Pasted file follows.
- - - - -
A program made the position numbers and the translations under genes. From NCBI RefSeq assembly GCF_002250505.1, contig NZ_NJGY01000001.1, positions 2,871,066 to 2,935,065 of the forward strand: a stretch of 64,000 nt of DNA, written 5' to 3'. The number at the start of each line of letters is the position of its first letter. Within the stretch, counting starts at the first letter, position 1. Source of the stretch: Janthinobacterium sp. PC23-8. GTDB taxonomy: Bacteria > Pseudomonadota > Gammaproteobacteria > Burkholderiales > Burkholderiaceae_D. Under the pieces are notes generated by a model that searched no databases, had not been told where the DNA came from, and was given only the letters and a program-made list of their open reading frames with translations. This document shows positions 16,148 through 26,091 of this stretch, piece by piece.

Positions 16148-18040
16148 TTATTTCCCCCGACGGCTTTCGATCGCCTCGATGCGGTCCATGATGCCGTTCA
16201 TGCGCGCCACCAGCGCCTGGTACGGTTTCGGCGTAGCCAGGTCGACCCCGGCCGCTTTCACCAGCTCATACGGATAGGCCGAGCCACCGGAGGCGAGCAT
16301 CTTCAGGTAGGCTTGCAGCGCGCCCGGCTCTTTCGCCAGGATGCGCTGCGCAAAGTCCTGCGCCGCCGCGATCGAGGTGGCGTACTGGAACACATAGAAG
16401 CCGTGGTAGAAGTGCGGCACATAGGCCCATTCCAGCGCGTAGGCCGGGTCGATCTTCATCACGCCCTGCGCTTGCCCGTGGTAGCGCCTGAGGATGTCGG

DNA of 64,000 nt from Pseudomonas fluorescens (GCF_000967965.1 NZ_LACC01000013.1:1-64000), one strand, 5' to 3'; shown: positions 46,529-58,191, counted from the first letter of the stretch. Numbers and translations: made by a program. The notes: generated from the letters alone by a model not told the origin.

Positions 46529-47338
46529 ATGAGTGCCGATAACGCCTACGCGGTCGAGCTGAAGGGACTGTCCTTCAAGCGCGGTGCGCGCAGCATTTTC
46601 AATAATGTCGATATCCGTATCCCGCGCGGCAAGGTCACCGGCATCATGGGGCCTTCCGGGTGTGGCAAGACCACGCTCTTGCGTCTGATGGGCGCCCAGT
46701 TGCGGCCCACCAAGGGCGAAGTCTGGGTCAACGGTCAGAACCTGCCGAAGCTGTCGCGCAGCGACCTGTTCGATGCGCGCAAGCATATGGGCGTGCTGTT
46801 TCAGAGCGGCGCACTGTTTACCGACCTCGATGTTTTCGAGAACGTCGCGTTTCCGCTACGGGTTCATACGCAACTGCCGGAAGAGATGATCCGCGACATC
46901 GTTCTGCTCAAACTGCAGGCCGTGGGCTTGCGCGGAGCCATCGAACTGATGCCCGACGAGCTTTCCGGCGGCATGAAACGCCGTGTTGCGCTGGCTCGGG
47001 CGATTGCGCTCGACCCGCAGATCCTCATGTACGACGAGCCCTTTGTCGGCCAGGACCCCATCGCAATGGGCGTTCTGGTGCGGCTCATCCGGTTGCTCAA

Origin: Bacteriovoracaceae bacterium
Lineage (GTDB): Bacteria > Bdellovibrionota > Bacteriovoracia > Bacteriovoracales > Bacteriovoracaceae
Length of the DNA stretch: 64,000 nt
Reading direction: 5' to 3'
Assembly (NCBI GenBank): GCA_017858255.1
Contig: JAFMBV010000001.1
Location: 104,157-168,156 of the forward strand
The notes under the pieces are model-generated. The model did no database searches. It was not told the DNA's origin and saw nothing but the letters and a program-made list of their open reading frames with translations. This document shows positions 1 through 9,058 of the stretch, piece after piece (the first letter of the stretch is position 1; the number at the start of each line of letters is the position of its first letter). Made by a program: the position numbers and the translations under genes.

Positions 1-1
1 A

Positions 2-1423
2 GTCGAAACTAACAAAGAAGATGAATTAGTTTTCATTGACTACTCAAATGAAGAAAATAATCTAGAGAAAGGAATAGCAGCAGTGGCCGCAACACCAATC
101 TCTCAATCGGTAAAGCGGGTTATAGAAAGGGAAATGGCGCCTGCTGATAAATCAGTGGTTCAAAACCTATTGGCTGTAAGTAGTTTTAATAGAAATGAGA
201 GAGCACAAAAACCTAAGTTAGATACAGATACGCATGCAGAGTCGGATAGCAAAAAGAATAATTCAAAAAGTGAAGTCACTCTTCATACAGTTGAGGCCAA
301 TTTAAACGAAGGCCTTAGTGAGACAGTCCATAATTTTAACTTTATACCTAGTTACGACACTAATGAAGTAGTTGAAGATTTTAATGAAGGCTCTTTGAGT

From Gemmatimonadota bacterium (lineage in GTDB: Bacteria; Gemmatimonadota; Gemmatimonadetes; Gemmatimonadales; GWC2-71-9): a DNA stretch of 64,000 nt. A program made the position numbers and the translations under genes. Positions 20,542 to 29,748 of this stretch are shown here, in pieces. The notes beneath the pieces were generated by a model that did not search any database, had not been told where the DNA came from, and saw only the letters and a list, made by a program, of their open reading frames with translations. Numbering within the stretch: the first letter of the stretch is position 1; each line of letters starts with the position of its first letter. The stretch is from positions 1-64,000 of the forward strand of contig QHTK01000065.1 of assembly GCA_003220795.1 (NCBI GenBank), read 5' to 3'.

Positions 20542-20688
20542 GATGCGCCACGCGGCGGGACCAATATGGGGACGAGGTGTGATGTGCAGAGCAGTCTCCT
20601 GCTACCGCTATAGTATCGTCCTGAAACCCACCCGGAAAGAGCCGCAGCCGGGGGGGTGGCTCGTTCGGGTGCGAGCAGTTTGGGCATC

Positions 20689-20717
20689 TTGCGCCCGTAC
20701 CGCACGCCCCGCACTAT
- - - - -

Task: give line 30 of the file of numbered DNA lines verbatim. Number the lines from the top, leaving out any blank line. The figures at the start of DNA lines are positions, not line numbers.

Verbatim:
From Gemmatimonadota bacterium (lineage in GTDB: Bacteria; Gemmatimonadota; Gemmatimonadetes; Gemmatimonadales; GWC2-71-9): a DNA stretch of 64,000 nt. A program made the position numbers and the translations under genes. Positions 20,542 to 29,748 of this stretch are shown here, in pieces. The notes beneath the pieces were generated by a model that did not search any database, had not been told where the DNA came from, and saw only the letters and a list, made by a program, of their open reading frames with translations. Numbering within the stretch: the first letter of the stretch is position 1; each line of letters starts with the position of its first letter. The stretch is from positions 1-64,000 of the forward strand of contig QHTK01000065.1 of assembly GCA_003220795.1 (NCBI GenBank), read 5' to 3'.